I. INTRODUCTION

II. MODEL

III. SIMULATION RESULTS AND DISCUSSION

IV. CONCLUSION

### Key Topics

- Electron paramagnetic resonance spectroscopy
- 12.0
- Networks
- 8.0
- Internet
- 3.0
- Information and communication theory
- 2.0
- Complex systems
- 1.0

## Figures

Path discovery process of the SAPR algorithm. (a) The algorithm is in node *u* and tries to check for node *v* with an already existing path via *t*. (b) In this case, the path through *u* is found to have the lowest cost and the path through *t* is removed, so the node costs are updated for the two paths down to the source node *s*. The operations +1 and −1 are to be performed on the number of paths on every node along the two paths (see the two pseudo-codes in text).

Path discovery process of the SAPR algorithm. (a) The algorithm is in node *u* and tries to check for node *v* with an already existing path via *t*. (b) In this case, the path through *u* is found to have the lowest cost and the path through *t* is removed, so the node costs are updated for the two paths down to the source node *s*. The operations +1 and −1 are to be performed on the number of paths on every node along the two paths (see the two pseudo-codes in text).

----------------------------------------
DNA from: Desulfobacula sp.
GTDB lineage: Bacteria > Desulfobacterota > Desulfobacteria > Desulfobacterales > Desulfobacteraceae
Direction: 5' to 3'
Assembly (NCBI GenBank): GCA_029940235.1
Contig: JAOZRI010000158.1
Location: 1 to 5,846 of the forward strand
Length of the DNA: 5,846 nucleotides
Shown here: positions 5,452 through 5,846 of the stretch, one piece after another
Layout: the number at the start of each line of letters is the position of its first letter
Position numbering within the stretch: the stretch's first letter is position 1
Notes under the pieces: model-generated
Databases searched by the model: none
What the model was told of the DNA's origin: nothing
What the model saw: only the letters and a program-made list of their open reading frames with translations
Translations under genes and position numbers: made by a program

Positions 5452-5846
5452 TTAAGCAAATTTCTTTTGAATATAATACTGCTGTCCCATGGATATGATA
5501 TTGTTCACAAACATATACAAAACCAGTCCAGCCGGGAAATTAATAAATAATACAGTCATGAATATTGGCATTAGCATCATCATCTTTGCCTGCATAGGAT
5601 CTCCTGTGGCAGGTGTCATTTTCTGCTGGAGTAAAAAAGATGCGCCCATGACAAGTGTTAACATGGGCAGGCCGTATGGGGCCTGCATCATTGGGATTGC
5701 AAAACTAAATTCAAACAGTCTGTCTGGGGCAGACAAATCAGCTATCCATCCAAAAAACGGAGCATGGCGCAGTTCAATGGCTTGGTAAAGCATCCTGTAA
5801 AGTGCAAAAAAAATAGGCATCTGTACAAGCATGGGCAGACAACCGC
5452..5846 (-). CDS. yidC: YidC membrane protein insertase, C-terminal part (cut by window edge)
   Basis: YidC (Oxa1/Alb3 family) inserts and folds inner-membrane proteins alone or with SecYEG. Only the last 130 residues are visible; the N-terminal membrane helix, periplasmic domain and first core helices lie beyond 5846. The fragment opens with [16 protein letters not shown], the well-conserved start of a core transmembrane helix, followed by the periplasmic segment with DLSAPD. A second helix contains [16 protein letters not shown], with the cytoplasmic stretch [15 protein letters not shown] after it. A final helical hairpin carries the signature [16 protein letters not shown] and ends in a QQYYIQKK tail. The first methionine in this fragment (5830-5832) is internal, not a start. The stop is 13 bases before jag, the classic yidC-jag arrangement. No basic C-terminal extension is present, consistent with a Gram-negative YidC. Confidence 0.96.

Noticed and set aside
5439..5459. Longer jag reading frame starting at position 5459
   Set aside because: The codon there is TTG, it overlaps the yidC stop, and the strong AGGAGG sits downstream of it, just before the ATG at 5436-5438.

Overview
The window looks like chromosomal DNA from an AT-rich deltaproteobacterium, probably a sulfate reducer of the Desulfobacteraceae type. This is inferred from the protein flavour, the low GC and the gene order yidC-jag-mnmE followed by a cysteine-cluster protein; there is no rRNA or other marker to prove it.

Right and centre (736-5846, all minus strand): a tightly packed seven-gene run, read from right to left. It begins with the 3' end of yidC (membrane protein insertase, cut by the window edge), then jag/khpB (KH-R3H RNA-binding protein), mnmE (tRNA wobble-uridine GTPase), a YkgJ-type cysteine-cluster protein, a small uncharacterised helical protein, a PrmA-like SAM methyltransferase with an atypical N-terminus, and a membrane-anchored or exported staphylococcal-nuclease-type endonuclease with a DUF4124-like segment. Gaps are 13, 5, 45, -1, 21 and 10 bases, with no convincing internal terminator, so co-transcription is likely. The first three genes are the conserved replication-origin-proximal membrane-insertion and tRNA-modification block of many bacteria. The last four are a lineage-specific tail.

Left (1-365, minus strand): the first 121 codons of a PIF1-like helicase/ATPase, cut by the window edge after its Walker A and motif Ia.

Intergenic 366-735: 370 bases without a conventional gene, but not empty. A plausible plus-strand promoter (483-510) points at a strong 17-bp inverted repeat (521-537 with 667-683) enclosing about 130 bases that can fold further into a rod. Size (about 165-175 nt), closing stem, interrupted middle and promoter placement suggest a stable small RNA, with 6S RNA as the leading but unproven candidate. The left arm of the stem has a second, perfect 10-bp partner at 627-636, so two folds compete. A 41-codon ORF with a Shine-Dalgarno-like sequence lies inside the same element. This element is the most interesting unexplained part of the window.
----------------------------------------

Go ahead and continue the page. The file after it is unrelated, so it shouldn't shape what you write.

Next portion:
Number of current packets in the network *N _{cur} * as a function of the number of iterations

*N*for the SAPR algorithm for different values of the parameter α (BA network with

_{iter}*N*= 1000).

Number of current packets in the network *N _{cur} * as a function of the number of iterations

*N*for the SAPR algorithm for different values of the parameter α (BA network with

_{iter}*N*= 1000).

Plot of the average path length as a function of the number *N* of nodes in the BA network for , 4.0, and 6.0.